Village plans for emergency readiness
The tornado that touched down near Magdalena earlier this month was a reminder that community emergencies can happen at any time and without warning. That’s why the village of Magdalena is preparing for the next emergency – whatever it may be.
Mayor Pro tem Diane Allen has been faithfully attending Socorro County Local Emergency Planning Committee meetings the past few years and is spearheading efforts to organize a local group of volunteers to respond when there’s a community emergency. And at the village’s board of trustees meeting on Monday, May 21, the board unanimously approved a Statement of Understanding between the village and the American Red Cross New Mexico Chapter that establishes a framework for emergency response.
“What this is is an agreement between the Red Cross and the village that outlines what the Red Cross is responsible for and what the village is responsible for,” Allen said. “After this we’ll move forward and set up training.”
Allen said about a dozen people have already signed up for training.
“Anybody else who’s interested is welcome. The more the better,” she said.
Under the agreement, the village is responsible for recruiting volunteers for a Ready When the Time Comes partnership with the Red Cross. In addition, the village is to provide a space and time period for volunteers to be trained by Red Cross personnel.
The village is also obligated to:
- Designate a primary and secondary contact person to whom requests for volunteers are to be made;
- Make best efforts to respond to a “call-up” within 24 hours, providing volunteers if possible;
- Allow community volunteers to participate in at lease one mock disaster preparedness drill each year.
The Red Cross New Mexico Chapter is responsible for:
- Assisting the village in recruiting volunteers;
- Provide disaster training to those volunteers;
- Initiate the call for volunteers in a disaster relief situation;
- Provide additional instruction and/or training as may be required at the time of call-up to fulfill the functions to which volunteers are assigned;
- Manage the volunteers while on assignment;
- Assign volunteers as close as possible to the area they live or work;
- Publicly acknowledge the village as a Ready When the Time Comes partner in publicity and press releases.
Allen said establishing a weather alert system was also discussed at the most recent emergency planning committee meeting. She said Socorro County Emergency Services Administrator Fred Hollis told the committee the weather alert system would go directly to wireless subscribers and that there was no need to sign up.
Mayor Sandy Julian said the village was also looking into placing more weather alert sirens around the village. When the tornado touched down about two miles southwest of the village on May 13, many people were caught off guard.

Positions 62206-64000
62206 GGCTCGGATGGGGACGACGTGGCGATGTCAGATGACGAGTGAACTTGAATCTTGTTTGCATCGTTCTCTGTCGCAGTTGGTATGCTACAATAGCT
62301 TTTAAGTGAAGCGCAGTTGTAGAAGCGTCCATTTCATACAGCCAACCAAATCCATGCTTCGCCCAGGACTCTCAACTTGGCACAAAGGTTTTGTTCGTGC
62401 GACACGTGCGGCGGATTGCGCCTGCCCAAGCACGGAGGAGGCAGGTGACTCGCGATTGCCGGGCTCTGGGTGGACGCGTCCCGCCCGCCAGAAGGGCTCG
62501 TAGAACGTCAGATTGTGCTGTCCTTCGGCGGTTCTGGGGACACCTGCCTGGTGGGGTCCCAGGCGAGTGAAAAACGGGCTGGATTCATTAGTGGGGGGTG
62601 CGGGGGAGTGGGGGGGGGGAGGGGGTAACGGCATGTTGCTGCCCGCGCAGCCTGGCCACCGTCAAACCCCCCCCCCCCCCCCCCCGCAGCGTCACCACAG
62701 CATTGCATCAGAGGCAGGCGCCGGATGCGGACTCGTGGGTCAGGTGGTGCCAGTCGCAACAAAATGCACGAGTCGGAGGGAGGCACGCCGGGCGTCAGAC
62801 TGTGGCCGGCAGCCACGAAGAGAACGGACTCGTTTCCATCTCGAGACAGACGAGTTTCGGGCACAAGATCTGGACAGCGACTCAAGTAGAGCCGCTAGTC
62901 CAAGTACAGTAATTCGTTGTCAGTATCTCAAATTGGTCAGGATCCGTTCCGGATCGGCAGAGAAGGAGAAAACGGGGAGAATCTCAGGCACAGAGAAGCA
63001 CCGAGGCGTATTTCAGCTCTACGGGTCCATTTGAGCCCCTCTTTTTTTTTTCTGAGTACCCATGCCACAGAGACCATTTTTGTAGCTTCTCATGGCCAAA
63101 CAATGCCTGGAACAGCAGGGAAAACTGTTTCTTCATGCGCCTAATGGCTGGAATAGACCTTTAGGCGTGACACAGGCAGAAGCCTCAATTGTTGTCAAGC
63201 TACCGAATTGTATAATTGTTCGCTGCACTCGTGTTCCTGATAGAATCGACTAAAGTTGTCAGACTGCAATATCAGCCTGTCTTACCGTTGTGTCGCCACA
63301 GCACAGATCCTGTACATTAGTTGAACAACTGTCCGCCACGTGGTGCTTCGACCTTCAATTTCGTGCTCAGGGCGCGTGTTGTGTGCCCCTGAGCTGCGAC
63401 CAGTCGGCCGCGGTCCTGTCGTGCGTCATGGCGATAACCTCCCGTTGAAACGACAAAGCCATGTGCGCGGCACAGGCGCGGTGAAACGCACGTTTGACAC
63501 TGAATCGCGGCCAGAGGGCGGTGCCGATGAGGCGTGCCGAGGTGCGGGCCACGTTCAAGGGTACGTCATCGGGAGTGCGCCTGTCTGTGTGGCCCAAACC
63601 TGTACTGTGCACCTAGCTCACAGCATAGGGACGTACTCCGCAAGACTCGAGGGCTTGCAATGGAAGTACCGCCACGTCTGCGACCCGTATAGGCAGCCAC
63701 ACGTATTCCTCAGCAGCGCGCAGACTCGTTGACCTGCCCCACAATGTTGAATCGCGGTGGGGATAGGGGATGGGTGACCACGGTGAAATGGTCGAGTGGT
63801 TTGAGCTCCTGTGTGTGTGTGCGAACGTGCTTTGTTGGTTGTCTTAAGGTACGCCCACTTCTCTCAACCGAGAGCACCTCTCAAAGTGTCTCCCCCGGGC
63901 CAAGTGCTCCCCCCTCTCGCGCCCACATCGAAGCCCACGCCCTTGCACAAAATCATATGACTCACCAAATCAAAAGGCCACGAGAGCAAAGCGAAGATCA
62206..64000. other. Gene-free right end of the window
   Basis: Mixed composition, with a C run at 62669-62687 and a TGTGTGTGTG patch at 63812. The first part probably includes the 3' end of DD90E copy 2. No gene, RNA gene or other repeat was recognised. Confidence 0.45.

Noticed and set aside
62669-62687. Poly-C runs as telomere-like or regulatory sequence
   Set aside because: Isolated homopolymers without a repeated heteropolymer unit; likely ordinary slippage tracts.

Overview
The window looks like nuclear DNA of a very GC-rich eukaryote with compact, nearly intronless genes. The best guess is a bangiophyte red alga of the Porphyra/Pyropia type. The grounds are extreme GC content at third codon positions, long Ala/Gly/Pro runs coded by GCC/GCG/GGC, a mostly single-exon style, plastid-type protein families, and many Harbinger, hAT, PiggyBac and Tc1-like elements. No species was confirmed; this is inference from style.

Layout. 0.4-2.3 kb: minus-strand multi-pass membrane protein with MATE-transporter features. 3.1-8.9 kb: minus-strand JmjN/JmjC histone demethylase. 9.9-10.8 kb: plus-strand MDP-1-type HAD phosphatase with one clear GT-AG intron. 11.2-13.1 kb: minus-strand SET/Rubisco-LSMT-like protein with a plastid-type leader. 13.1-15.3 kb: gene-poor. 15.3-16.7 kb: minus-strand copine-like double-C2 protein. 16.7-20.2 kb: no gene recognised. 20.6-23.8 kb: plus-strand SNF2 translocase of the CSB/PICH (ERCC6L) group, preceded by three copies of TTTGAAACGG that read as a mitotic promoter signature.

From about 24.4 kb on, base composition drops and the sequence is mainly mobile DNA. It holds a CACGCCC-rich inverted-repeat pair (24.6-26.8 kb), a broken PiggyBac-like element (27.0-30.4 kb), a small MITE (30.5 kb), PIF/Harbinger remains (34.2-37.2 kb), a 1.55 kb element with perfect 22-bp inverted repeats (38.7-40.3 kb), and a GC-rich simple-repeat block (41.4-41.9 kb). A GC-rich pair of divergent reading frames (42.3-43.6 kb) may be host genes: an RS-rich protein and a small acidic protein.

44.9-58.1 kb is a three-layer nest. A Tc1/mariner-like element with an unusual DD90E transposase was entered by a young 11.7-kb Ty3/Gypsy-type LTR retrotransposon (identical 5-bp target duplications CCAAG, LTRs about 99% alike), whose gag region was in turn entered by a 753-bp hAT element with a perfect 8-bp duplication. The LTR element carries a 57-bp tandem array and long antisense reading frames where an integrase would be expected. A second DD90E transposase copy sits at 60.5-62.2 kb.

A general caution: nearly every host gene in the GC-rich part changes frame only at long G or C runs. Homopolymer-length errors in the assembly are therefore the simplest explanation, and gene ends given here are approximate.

“The (siren) at the fire department did go off, but people didn’t hear it because of the winds,” she said.
In Other Business
- Mayor Julian reported that she will attend a hearing in Albuquerque tomorrow (Thursday, May 31) and appeal to state officials for funding to help pay for a new well to serve the village and a telemetry system to operate it.
The village applied for the Community Development Block Grant, which requires the village to match funds, in January. The estimated cost to complete the project is between $300,000 and $350,000.
- Julian reported that the village received a letter from the state Department of Transportation informing them they will receive about $45,000 to help pay for completion of improvements made on Pine Street. She said the village had asked for a little more than $60,000.
“At least we can get some of it done,” she said.
- For the second time this month, the board tabled discussion and a possible decision regarding a proposed solar panel business. A California-based company had proposed to manufacture solar panels and the electronic equipment that goes along with them but failed to send a representative to either of the board of trustees meetings this month.
“They did not appear again tonight and they didn’t email us,” said Julian, who appeared to be losing patience. “This is the second time they did not come, and they knew about the meeting. What’s that saying? Three strikes and you’re out.”
- The board tabled several other items that were on the agenda.
One was an expenditure request for $1,200 to replace a transmission in a utility vehicle. Joint Utilities Director Steve Bailey was told three bids were required and he only had one.
Librarian Yvonne Magener also needed more bids for requests she made to stain the wooden deck outside the library and make repairs to the roof of the Boxcar Museum. The bids she had were for $600 each.
Also tabled were requests for purchases for the EMS and fire department, due to the absence of Fire Chief Donna Dawson, who also coordinates emergency services.
“This is the last time we’re tabling this,” said Trustee Barbara Baca, who was clearly frustrated.
Allen also made a plea that purchase requests be turned in earlier, so the board would have time to review them ahead of time.
Deputy Clerk Carleen Gomez told the board that Dawson was called away and was unable to attend the meeting.
- The board did approve two other expenditures. One was to pay for a sign to be posted outside the library that will list the names of the mayor and trustees. The other was for a concrete pad in the area of the Indian Village at the rodeo grounds.
Julian said Frankie Martinez agreed to do the work for $1,000. The village will contribute $500 to the project and the Old Timers’ Reunion Committee will pay the other half.
The next village council meeting is scheduled for 6 p.m. on Monday, June 3, at the village hall.
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